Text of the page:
WikiLeaks said it had won a "24h cyberwar" to successfully publish a database containing 294,548 emails, along with thousands of attachments, from 762 mailboxes it claims belong to Turkish president Recep Tayyip Erdogan's ruling Justice and Development (AKP) party.
The emails came from AKP's primary domain, "akparti.org.tr", with the most recent emails sent July 6, 2016 and dating as far back as 2010, the leaks website said.
"It should be noted that emails associated with the domain are mostly used for dealing with the world, as opposed to the most sensitive internal matters" WikiLeaks said on its website. It added that the material was obtained a week before Turkey's attempted coup and that its scheduled publication was brought forward in response to "the government's post-coup purges."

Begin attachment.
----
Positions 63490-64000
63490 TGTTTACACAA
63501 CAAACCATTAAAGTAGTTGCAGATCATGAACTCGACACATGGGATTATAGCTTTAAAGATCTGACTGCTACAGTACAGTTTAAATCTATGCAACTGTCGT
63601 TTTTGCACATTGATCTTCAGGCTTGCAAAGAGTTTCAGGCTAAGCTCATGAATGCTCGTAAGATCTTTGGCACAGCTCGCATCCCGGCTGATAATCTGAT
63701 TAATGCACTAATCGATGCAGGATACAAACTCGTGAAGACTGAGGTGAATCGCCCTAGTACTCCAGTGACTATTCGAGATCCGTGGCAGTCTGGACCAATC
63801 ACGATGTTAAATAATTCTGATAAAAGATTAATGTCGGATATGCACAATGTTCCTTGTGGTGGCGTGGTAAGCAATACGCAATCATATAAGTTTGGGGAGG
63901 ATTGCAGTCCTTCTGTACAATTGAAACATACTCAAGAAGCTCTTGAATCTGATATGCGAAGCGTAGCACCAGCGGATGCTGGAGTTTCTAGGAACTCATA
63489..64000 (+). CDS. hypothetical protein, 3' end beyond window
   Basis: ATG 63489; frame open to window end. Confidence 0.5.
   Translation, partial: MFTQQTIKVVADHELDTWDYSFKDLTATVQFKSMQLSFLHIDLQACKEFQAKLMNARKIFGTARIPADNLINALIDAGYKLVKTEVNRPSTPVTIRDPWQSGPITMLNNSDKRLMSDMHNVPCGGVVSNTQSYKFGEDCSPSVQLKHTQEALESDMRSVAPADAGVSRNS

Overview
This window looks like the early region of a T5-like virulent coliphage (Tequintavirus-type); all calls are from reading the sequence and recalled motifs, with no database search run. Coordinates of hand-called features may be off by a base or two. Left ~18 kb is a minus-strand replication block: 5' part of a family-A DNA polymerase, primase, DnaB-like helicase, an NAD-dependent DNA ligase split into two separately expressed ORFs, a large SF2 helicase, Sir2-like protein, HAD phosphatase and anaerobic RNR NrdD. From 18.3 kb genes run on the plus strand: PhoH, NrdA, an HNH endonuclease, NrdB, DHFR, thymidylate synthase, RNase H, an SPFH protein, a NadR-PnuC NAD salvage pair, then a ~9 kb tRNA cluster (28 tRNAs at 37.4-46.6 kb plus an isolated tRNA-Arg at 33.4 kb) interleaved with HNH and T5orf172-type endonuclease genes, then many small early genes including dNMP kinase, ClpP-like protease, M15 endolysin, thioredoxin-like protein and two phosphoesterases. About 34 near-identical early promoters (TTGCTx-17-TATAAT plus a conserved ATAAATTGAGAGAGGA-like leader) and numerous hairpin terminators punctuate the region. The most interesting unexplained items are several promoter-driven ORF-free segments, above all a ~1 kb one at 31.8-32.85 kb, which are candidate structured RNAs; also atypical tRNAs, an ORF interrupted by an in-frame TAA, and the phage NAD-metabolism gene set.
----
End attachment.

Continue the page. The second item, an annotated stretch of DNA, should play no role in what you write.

The coup in Turkey began late on Friday when rebel military forces seized control of key positions but encountered stiff resistance by elements loyal to Erdogan's elected government. Erdogan himself was travelling at the time of the coup and hundreds were reported to have been killed as members of the public battled with rebel soldiers.
Since then, thousands of people have come under state scrutiny. Reuters reported late on Monday that as many 50,000 soldiers, police, judges, civil servants and teachers had been suspended or detained since the coup attempt. Meanwhile, crowds of pro-government supporters have called for reinstatement of the death penalty to deal with the "plotters" and Erdogan said those attempting a coup would have to "pay the price."